Magical ‘Beauty and the Beast’ charms David Douglas audiences

Discover how singing, dancing, and orchestral music combine to make an enchanting theatrical performance in the musical now playing at the Horner Auditorium ...

David Douglas High School Music Instructor Jennifer Muller, conductor of Beauty and the Beast, which opened on November 13th, leads the orchestra during the musical’s overture.

Story and photos by David F. Ashton

The audience was dazzled and delighted after the final curtain of the David Douglas High School (DDHS) Performing Arts Department’s opening night performance of Beauty and the Beast on November 13.

The DDHS Thespian Troupe 536 was joined by a cast of 45, a live orchestra of 30, and a crew of 25, bring to the Horner Auditorium stage a live-action version of 1991 animated Disney film.

“The stage version of Beauty and the Beast is a bit different from the movie,” remarked the show’s director, and DDHS Theater Instructor, Michael Givler.

Town folks gather around Belle (played by Eliza Fitch), and wonder aloud about her fascination with books.

Belle is annoyed when town macho man Gaston (played with delightful arrogance by Trevor Brummett) mocks her, after he seizes her new book – as does his sidekick Lefou (played by Mitchell Martin).

After stumbling upon, and into, the Beast’s castle in the woods, Belle’s father [second to the right end] Maurice (played by Strider VanMeter) meets the enchanted staff French candelabra maître d’ Lumiere (Camryn Gustafson), the tightly wound butler Cogsworth (Hannah Kellebrew), the head cook Mrs. Potts (Felisa Armitage), her son Chipp (Sydney Yelton), and French maid feather duster Babette (Bella Green).

“The stage musical play adaptation challenges audiences with the concept of introspection,” Givler told East Portland News. “And, this examination and observation of the character’s mental and emotional processes becomes the major theme of the story.”

The Beast, for example, “wears” his troubled psyche externally, Givler said. “He is struggling to coming to terms with being rude and arrogant in his youth – and being cursed by a witch because if it. He then goes from being a victim, to taking responsibility.”

And Belle, the town’s bookish “beauty”, learns not to judge others based on first impressions.

In an attempt to rescue her father from the enchanted castle, Belle meets Beast (played by Dima Poperechnaya).

In her room in the castle Mrs. Potts introduces Belle to the living wardrobe cabinet, Madam De La Grand Bouche (played by Nicole Westenskow).

In town, everyone tries to cheer up Gaston by literally singing his praises.

The story
Far from being a stuffy philosophical lecture, this production of Beauty and the Beast swirls with colorful dance numbers and lively action scenes. It’s loaded with comedy, mostly stemming from the brutish antics of the story’s antagonist, Gaston, who throughout the play tries to win the hand of Belle, with the aid of his bumbling sidekick Lefou.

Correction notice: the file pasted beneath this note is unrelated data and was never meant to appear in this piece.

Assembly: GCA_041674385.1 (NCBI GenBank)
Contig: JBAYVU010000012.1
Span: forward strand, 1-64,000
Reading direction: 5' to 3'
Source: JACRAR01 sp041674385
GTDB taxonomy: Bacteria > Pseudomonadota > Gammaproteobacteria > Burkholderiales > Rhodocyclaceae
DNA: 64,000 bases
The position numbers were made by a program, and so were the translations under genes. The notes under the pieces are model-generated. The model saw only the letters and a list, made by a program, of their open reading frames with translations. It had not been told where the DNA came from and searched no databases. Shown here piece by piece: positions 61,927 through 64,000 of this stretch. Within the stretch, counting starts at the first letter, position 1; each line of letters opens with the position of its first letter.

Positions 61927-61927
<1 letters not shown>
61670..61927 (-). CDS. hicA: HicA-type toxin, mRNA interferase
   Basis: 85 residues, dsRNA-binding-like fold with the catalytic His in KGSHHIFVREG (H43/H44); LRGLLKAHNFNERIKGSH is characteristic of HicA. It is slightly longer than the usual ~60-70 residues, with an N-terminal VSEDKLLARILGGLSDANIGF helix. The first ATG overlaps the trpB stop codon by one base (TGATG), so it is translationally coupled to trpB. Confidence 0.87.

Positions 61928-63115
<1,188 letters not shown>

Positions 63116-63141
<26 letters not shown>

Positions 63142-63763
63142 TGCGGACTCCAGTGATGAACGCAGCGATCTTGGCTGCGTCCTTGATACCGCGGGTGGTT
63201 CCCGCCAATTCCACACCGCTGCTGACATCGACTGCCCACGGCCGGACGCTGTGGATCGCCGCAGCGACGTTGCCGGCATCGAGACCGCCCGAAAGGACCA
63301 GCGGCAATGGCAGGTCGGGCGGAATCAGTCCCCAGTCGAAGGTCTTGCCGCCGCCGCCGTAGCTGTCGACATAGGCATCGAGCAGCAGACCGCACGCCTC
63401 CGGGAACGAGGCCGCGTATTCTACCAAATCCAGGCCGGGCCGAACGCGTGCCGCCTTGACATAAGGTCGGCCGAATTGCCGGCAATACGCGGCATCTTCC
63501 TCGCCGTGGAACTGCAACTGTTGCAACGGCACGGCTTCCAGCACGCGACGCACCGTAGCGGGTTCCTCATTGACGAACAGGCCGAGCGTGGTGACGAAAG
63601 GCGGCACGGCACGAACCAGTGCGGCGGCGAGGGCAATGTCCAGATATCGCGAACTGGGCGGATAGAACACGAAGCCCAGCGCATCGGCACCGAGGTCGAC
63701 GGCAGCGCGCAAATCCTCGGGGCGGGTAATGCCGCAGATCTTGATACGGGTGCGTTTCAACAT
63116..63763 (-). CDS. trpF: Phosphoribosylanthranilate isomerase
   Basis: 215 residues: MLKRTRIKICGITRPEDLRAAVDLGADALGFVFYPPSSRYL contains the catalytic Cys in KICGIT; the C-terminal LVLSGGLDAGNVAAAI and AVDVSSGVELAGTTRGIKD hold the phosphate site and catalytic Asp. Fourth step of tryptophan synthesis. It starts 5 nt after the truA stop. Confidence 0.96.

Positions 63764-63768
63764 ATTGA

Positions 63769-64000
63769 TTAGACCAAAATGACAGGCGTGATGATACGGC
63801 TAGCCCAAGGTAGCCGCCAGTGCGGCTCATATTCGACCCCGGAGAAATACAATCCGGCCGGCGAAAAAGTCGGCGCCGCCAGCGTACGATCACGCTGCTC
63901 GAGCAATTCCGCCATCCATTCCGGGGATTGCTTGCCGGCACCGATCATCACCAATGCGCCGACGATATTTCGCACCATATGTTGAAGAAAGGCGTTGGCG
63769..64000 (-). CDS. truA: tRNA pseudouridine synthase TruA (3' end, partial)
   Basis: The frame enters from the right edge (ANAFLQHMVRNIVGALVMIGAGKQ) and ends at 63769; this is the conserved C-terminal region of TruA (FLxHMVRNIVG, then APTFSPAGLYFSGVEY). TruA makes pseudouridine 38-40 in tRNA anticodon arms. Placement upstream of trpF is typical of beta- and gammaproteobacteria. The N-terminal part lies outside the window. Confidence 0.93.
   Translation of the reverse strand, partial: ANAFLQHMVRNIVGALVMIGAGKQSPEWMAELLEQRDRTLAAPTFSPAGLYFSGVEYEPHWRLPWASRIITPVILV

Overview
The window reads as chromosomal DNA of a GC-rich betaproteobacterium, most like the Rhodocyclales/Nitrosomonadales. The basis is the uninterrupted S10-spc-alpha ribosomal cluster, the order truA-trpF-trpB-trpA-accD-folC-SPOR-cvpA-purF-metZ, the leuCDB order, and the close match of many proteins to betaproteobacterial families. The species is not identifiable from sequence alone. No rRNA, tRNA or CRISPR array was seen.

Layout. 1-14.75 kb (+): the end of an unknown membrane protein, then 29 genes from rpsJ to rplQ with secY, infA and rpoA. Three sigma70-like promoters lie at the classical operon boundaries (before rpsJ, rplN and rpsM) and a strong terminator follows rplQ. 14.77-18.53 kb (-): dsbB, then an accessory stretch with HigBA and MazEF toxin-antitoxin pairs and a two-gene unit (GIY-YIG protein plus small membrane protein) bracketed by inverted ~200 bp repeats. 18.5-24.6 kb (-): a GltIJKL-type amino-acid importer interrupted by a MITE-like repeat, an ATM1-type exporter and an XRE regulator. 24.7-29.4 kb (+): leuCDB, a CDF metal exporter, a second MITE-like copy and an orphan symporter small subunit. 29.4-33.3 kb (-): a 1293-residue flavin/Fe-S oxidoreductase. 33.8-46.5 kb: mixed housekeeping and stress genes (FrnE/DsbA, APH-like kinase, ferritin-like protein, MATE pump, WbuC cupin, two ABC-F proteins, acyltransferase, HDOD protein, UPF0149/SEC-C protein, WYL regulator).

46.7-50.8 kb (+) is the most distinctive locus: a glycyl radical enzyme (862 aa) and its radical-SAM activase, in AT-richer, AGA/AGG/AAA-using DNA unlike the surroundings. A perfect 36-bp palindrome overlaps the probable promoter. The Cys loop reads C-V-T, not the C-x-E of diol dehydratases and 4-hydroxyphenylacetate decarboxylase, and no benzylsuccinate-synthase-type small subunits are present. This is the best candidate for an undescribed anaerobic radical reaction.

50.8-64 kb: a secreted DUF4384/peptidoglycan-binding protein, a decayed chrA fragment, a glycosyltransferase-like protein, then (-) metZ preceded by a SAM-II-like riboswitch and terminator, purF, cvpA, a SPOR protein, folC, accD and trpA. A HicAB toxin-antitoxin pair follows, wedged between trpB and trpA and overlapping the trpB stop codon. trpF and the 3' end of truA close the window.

Because of the enchantress’ spell, the Beast will die if he does not learn to truly love; and, after ten years, time is running out for him. Finding a woman to woo isn’t as difficult as doing it – he broods in his castle, becoming more hideous, irate, and nasty all the while.

It’s a colorful “down the rabbit hole” experience, as Belle tries to rescue her exocentric father, and ends up a prisoner in the Beast’s castle. She finds the castle astonishingly populated by the Beast’s staff, who are also under the witches’ spell, and have been turned into an animated teapot cook, a stuffy over-wound clock butler, a charming French candelabra maître d’, a living wardrobe cabinet, and lively table setting pieces.

All of the castle’s enchanted staff offers Belle dinner, offering her to “Be Our Guest”.

In town, Gaston riles up the locals, urging them to grab pitchforks and join him as he attacks the castle of the Beast.

In town, Gaston plots and schemes to free and to romance Belle, by winning a battle with the Beast in his castle, and imprisoning her father in an insane asylum.

  • Can the brutish Gaston successfully blackmail Belle into marrying him?
  • Will the castle’s staff have their wish of being turned back into people?
  • Might the Beast learn to truly love – and be loved – before the last petal of a rose falls?
  • Who will survive the lynch mob when they storm the Beast’s castle?

 

Come see Beauty and the Beast at David Douglas High School!

Belle and the Beast’s relationship shifts as they waltz, indicating there is “Something There” between them.

From the sweet, sweeping sounds of the strings, woodwinds, brass, and percussion in the orchestra, to the singing talents of the entire cast, this show is a musical delight.

Standouts are the clear, charming voice of Eliza Fitch as she sings, portraying Belle; the rich, confident, baritone singing voice of the Beast; Dima Poperechnaya; and the singing voice coming from the teapot, “Mrs. Potts”, actor Felisa Armitage.

From the cabaret-style show put on by the Castle’s staff, to dance numbers in the town square, you’ll be happy you brought your family to see this vibrant, melodious, well-acted musical play.

Audiences are thrilled by the finale, as the cast sings “Human Again”.

Sure to sell out quickly
When word gets around about DDHS’s production of Beauty and the Beast, tickets will go fast.

  • Beauty and the Beast continues at 7:30 p.m. on November 14, 19, and 21.

There are also two Sunday Family Matinee performances at 2:30 p.m. on November 15, and again on November 22.

Tickets: $10 Adults | $8 Students and Seniors. The Box Office is open Monday, Wednesday, and Friday, from 3:00 until 5:30 p.m.; reserving seats is recommended. The telephone number is (503) 261-8270.

It’s at the Howard F. Horner Performing Arts Center, 1400 SE 130th (between Stark and Division Streets).

© 2015 David F. Ashton ~ East Portland News

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